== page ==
Islam and Public Health Workshops

Islam and Public Health Workshops

Last month, Global One, as part of our focus on Islam and public health and women empowerment, hosted three workshops in conjunction with our exciting new toolkit: ‘Empowering Women: A Toolkit for a Healthy Society’.  

The workshops included an interfaith session held at Finchley Reform Synagogue in partnership with Faiths Forum where female scholars of various faiths united to advocate the importance of preserving the mental and physical health of women and children from an interfaith perspective.[/fusion_text]

We can be everything we want to be!

Through the support of our attendees, we were able to create an inclusive environment focused on inspiration, self-determination and the use of spiritual power to drive powerful changes:

“We can be everything we want to be! Women are at the forefront of being able to effect small but powerful changes.”

Lessons of female empowerment from Abrahamic text helped to draw attention to the importance of spiritual power in drawing strength from oneself during times of difficulties.

The relevance of these sessions cannot be underestimated within the local and wider community. You can share our vision of female empowerment by forwarding the pdf version of the toolkit to friends and family.

World Refugee Day

World Refugee Day

GO Policy and Research Officer, Faeezah Hussain, travelled to Lebanon in May as part of our hygiene pack distribution for Syrian women in refugee camps. This World Refugee Day, she reflects upon her time in Bar Elias and meeting courageous women like Bara’a, a mother of three who still experiences trauma and anxiety when recalling the birth of her youngest child.

[/fusion_text]The word refugee is a dirty word. It strips her of her human – it takes away her name, her favourite colour, her homeland and leaves her with a number. That number is 65.6 million and counting. The word refugee denotes not just a second-class citizen, but a person who was born free but then constrained to a second-class citizen status before being left with no home and no rights.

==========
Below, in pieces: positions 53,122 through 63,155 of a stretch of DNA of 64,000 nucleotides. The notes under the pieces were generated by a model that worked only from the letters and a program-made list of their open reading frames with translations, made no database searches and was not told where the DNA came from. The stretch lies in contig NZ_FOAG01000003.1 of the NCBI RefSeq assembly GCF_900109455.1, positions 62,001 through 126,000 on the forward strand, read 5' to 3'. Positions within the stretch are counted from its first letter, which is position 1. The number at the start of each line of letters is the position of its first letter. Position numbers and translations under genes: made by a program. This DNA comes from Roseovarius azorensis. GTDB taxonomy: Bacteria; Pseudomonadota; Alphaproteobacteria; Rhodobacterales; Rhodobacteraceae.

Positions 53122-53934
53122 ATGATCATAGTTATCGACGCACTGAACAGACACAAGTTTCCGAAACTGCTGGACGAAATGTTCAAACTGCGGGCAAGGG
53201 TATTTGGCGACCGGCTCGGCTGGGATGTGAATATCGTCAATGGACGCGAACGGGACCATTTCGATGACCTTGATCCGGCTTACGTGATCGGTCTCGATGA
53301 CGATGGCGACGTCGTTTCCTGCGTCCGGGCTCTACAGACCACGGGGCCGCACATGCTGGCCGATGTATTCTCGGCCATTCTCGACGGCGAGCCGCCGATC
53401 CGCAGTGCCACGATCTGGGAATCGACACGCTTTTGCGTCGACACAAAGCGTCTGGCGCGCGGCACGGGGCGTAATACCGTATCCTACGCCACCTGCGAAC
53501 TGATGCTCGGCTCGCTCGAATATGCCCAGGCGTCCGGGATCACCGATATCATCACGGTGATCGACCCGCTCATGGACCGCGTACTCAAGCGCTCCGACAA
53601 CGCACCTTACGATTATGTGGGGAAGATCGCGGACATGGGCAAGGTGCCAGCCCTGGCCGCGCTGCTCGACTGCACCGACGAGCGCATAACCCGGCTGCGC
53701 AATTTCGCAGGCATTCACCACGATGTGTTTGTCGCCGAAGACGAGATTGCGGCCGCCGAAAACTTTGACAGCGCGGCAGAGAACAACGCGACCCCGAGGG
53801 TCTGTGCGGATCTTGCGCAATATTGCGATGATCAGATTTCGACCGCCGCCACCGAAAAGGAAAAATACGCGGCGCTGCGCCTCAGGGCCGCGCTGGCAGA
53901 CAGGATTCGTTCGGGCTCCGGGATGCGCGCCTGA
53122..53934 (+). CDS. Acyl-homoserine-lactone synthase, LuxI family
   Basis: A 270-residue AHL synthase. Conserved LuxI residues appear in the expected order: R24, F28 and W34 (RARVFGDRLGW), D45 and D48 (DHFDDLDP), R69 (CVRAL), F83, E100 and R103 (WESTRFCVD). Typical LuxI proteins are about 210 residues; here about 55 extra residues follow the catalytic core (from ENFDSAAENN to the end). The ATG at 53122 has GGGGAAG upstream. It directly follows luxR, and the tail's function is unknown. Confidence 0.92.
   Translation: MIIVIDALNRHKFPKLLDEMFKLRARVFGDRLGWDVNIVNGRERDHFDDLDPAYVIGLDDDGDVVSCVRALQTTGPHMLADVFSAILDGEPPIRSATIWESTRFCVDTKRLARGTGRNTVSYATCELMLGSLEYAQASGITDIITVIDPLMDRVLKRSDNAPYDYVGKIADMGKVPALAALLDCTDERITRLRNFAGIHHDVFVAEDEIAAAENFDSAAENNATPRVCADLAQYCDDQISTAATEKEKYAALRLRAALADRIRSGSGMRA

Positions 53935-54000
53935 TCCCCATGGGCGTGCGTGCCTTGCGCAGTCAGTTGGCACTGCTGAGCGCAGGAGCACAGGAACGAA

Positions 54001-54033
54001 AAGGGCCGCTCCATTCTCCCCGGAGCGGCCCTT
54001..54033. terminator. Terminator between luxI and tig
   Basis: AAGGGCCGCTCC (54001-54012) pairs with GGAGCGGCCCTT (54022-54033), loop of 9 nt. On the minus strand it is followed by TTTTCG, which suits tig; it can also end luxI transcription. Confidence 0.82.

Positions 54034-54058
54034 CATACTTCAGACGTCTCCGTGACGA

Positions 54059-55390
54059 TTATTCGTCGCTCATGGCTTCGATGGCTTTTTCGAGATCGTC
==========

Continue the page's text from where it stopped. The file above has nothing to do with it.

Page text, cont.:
I visited Bar Elias for the second time in a year last May, which shelters over 300,000 families living in the dry arid heat in the Bekaa Valley. Hundreds of small children run between tents and get tangled between grown-up’s legs, playing and shaking our hands. There are six of us from our team, including Tariq a filmmaker, visiting the camps as part of our distributing efforts of hygiene packs.

A year later

It’s my second visit after almost a year, and I am trying to remember where everything is.

The families here must see thousands of people passing through the camps all year round, bringing food, coming to look inside their tents and playing with their children. But a little girl runs up to me and pulls on my hand and asks me: “Do you remember me?”

Of course, I do. This very spot was the last place I saw her almost a year ago. It made me realise how in a year so much has changed for the rest of us. We have transformed and moved on but Huda was still here, just a little bit more nine years old and a little bit taller. And this would happen, again and again, walking through the same rows of tents and seeing the same faces, still here, still recognising me and still waiting for something different to happen.

Her name is Bara’a

During the distributions of the hygiene packs, I met a beautiful woman named Bara’a who lives in a small tent under the dry, arid heat with her three children and husband. We asked her if we could tell her story and she agreed. She welcomed us into her tent – the inside of which consisted of flat mattresses on the ground with a few scattered pillows. This is where they would all sleep, eat and host their guests. I noticed a small pretty silver tray on the floor with a little silver teapot and a small pot of za’tar, which is common to Arab hospitality. Despite being displaced, Bara’a still tried to make this basic tent into a home.

A mother’s struggle

Her two boys and little girl sat in a row behind her, silent, upright and bambi-eyed whilst they listened to their mum recount the horror of fleeing Syria whilst pregnant with her daughter and how she feared the hospital would be bombed whilst she was on the delivery table. Fighting back tears and hands shaking, Bara’a told us how God has given her children as a blessing, but she wished she wasn’t having a baby in these circumstances: “You want the child, but you don’t want the child.